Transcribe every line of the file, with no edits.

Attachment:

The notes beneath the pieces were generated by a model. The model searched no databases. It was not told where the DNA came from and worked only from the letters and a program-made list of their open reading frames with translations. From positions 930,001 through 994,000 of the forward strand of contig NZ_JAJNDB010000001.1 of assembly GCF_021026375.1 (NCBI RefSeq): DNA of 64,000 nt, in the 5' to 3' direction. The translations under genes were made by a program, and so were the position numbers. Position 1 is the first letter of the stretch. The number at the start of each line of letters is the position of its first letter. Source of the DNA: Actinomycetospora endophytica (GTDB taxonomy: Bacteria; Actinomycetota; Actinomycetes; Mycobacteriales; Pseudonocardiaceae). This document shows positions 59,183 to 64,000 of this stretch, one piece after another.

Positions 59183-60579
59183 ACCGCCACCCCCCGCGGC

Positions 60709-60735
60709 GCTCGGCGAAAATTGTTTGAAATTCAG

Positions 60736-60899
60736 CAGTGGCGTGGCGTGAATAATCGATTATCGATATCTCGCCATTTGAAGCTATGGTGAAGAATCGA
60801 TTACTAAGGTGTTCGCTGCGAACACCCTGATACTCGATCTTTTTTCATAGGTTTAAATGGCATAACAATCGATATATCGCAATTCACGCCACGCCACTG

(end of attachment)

The notes beneath the pieces were generated by a model. The model searched no databases. It was not told where the DNA came from and worked only from the letters and a program-made list of their open reading frames with translations. From positions 930,001 through 994,000 of the forward strand of contig NZ_JAJNDB010000001.1 of assembly GCF_021026375.1 (NCBI RefSeq): DNA of 64,000 nt, in the 5' to 3' direction. The translations under genes were made by a program, and so were the position numbers. Position 1 is the first letter of the stretch. The number at the start of each line of letters is the position of its first letter. Source of the DNA: Actinomycetospora endophytica (GTDB taxonomy: Bacteria; Actinomycetota; Actinomycetes; Mycobacteriales; Pseudonocardiaceae). This document shows positions 59,183 to 64,000 of this stretch, one piece after another.

Positions 59183-60579
59183 ACCGCCACCCCCCGCGGC

Positions 60709-60735
60709 GCTCGGCGAAAATTGTTTGAAATTCAG

Positions 60736-60899
60736 CAGTGGCGTGGCGTGAATAATCGATTATCGATATCTCGCCATTTGAAGCTATGGTGAAGAATCGA
60801 TTACTAAGGTGTTCGCTGCGAACACCCTGATACTCGATCTTTTTTCATAGGTTTAAATGGCATAACAATCGATATATCGCAATTCACGCCACGCCACTG